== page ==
Director: James McTeigue
Cast: Natalie Portman, Hugo Weaving, Stephen Rea, John Hurt
Here we have yet another comicbook/graphic novel adaptation and it's unlike most comicbooks that feature a hero with superpowers destined to use it for the benefit of mankind. This one is much darker, and dare I say it, more fun.
Set in the future not too far from ours, V For Vendetta takes place in Britain, which is under the rule of Chancellor Adam Sutler (Hurt), a fascist type man who even resembles Hitler. The people live a somewhat normal life, but under the constant surveillance of Fingermen, government agents who need no concrete reason to arrest anyone. We are introduced to Evey Hammond (Portman) who breaks curfew one night to meet a friend and is confronted by Fingermen who wanted to do more than just arrest her. She is saved by a mysterious masked man who calls himself V (Weaving). V tells Evey of a man named Guy Fawkes who once attempted to blow up Parliament in 1605, then proceeds to blow up a building right before her eyes.
Sutler is of course not pleased and assigns Chief Investigator Finch (Rea) to find V quickly. V on the other hand continues to employ terrorist tactics to undermine the government. He kills several government officers and airs a video of himself encouraging the people to rise up against Sutler. And that's just the beginning. He saves Evey yet again when she tries to save him from getting arrested, and as the two get to know each other, they learn more about what they believe in and what they must do, as well as how they feel for each other. Evey is intrigued by the way V thinks and the reasoning behind his actions, while V learns more about other human emotions besides hate and aggression from Evey. As for Finch, he digs up more and more about V and uncovers many sinister plots within the government that question his faith in it.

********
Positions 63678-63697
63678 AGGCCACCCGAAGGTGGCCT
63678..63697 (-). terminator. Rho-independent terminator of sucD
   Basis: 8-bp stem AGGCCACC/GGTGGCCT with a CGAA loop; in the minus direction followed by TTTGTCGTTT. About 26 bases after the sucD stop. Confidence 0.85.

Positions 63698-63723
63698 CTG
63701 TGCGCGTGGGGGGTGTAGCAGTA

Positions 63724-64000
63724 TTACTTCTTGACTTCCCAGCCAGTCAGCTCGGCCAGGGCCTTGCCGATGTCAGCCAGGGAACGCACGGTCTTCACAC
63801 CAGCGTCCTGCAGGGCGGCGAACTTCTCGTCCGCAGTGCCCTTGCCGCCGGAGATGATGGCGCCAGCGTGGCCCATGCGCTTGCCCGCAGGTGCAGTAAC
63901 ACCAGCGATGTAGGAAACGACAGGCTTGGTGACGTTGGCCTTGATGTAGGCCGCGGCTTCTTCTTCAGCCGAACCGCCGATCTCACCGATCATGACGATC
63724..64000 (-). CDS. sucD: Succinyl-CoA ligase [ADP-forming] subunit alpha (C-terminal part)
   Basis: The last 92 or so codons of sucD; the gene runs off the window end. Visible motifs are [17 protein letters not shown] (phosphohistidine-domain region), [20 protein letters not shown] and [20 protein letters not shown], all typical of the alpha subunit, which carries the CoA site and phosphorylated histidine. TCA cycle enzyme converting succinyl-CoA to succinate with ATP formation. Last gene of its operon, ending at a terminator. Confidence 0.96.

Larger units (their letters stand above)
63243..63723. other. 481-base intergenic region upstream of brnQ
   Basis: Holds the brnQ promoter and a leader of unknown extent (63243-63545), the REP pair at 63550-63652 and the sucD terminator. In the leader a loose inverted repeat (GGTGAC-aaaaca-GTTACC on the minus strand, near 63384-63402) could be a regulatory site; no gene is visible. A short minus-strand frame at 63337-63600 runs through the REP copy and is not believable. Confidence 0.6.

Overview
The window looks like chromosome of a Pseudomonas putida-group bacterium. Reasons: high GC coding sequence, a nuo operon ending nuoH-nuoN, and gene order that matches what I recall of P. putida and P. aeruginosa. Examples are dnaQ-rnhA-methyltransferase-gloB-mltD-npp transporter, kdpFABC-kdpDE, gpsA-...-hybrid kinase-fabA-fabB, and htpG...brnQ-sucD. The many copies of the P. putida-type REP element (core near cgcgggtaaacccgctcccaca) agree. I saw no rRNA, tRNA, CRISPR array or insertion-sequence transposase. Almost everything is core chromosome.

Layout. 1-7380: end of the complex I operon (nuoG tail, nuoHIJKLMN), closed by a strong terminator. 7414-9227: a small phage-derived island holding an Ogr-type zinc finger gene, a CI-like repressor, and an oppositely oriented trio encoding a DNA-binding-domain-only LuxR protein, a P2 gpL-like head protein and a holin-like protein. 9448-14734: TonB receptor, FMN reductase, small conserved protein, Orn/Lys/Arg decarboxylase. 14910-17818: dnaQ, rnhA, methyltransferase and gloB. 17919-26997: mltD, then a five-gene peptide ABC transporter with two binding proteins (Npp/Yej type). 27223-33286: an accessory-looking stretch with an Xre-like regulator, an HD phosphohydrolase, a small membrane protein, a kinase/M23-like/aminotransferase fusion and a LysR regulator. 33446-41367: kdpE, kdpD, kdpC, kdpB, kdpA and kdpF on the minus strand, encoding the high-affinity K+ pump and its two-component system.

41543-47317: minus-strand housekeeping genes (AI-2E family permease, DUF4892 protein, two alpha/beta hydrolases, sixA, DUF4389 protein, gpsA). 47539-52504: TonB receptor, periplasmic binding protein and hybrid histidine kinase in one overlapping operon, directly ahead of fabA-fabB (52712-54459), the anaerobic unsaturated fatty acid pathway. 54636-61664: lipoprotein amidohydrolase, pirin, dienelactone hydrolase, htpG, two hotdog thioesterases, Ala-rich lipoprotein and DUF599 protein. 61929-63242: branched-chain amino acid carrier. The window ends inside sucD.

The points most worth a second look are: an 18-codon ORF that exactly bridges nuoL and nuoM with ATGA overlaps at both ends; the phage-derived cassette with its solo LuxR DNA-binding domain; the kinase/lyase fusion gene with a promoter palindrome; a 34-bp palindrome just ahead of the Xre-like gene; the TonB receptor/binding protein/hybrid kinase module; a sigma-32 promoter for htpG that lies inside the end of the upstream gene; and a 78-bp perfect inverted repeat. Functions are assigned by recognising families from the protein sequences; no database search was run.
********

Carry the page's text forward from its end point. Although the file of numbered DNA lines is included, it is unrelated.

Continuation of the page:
This isn't like any other action film you've witnessed. It's smart, stylish, charismatic and well balanced too. There is enough drama to even out the violence and maybe even justify it. Credit goes to the Wachowski brothers, creators of The Matrix, and director James McTeigue for making it so thought provoking. It somehow reflects the way the world might become someday, and though it does not promote terrorism, it does promote self awareness and the need to decide between right and wrong. The dialogue and screenplay is also very well written and truly intelligent.
Portman shines as Evey, who is the heart of the film. She is the anchor that holds all the drama and emotion conveyed in the movie. It certainly beats the awful dialogue she had to convey as Padme in Star Wars. Weaving is a revelation though, being able to act splendidly while wearing a mask throughout the film. His expressions are merely through the sound and tone of his voice, and Weaving does V with such charisma, you'll find it hard not to pay attention to him. Rea also does well as Finch, the man who has to trust his instincts while chasing a supposed terrorist.
Hardline fans of the graphic novel, and writer Alan Moore has scoffed at this film for the way it has differed, but don't let it stop you from seeing it. V For Vendetta is brilliant moviemaking at work, with stellar performances by its cast. I've watched it twice now, and it's still awesome. (4/5)